Cell phones have also made it easier for people who are less comfortable in social situations. Introverts and people who are shy might have a hard time reaching out to people and making friends, but technology makes it easier. Before modern technology and social media came around, the only way to ask someone out on a date was to do it in person, unless you sent them a letter. Now, people can message somebody and ask them if they want to grab a quick cup of coffee or see a movie. If their crush says no, the rejection is easier to handle because nobody else saw them get turned down.
This has made it much less daunting for people who are not so comfortable in social situations. Cell phones can assist people in asking someone out, but they can also offer a quick sense of comfort if the date isn’t going well. I’ve been out on a date before where things have not been going spectacularly, and I pulled out my phone to take a quick glance at Twitter. For a second I focused on something that I was comfortable with, and then I returned myself to the date because I was trying not to be too rude. It felt weird to me that I kept running to my phone at every awkward moment.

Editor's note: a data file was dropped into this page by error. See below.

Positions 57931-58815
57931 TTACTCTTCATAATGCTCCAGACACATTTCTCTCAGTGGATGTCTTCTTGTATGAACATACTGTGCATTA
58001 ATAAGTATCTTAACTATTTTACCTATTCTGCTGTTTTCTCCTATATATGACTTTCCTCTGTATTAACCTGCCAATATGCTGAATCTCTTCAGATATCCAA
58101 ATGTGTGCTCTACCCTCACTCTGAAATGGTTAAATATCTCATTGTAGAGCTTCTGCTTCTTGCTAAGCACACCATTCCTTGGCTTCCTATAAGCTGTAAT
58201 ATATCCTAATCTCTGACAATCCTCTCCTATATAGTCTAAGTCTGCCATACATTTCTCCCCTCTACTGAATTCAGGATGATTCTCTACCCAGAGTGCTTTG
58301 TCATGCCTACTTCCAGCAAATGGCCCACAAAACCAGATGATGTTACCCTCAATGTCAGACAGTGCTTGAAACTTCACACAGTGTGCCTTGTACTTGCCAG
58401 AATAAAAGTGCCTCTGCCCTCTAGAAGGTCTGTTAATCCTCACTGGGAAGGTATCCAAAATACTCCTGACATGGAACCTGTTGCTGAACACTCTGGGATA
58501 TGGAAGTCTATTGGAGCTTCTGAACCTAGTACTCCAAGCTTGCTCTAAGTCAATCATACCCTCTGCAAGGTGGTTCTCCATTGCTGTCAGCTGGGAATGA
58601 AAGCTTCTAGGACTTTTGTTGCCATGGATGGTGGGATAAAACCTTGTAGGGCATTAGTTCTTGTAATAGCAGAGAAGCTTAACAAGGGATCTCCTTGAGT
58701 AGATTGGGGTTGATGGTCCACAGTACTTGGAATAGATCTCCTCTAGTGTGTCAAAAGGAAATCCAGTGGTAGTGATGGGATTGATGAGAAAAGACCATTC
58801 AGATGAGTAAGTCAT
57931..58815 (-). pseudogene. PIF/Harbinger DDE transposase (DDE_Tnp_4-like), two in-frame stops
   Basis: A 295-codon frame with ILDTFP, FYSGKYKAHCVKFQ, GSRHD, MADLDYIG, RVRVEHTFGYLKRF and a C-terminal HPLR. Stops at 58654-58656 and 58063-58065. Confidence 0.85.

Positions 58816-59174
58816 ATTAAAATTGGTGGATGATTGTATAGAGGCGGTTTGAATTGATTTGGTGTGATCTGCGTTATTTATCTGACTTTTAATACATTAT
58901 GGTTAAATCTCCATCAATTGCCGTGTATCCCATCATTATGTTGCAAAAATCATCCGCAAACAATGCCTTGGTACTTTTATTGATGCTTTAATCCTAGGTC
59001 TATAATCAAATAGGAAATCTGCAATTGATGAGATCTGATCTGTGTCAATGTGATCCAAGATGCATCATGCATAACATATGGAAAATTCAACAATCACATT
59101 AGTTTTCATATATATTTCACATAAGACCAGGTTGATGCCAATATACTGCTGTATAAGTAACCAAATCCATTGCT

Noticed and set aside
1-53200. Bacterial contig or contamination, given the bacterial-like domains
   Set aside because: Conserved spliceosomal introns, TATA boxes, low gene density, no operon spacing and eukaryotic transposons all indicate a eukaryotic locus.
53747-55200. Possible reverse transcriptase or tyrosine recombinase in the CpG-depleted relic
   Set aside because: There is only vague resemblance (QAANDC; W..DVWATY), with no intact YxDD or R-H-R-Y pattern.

I forced myself to be courteous and be attentive to my date. It reminded me of how people tend to use their devices as an escape. Escape from awkward situations or uncomfortable silences. Our phones may give us more courage to push past our comfort level because we know that at any time we have our device to save us from our discomfort. Not only does it make it easier to talk to people, technology also makes it easier to ignore people. Riding on the shuttle displays a perfect example. Often, when I’m hitching a ride on the shuttle to North Campus, almost everybody on the shuttle is completely silent, noses buried in their phones.
We live in a culture that cannot stand silence. The silence on the shuttle makes us uncomfortable, and instead of breaking the silence by making nice conversation with a fellow student, we dive into our phones to prevent dealing with social interaction. Being on our phones during the ride gives us a distraction for a long enough time that we can ignore the awkward silence. One time, I went to my cousin’s wedding and I didn’t know anybody there. I mean, my family was there, but they were all distant relatives and I’m not close with any of them.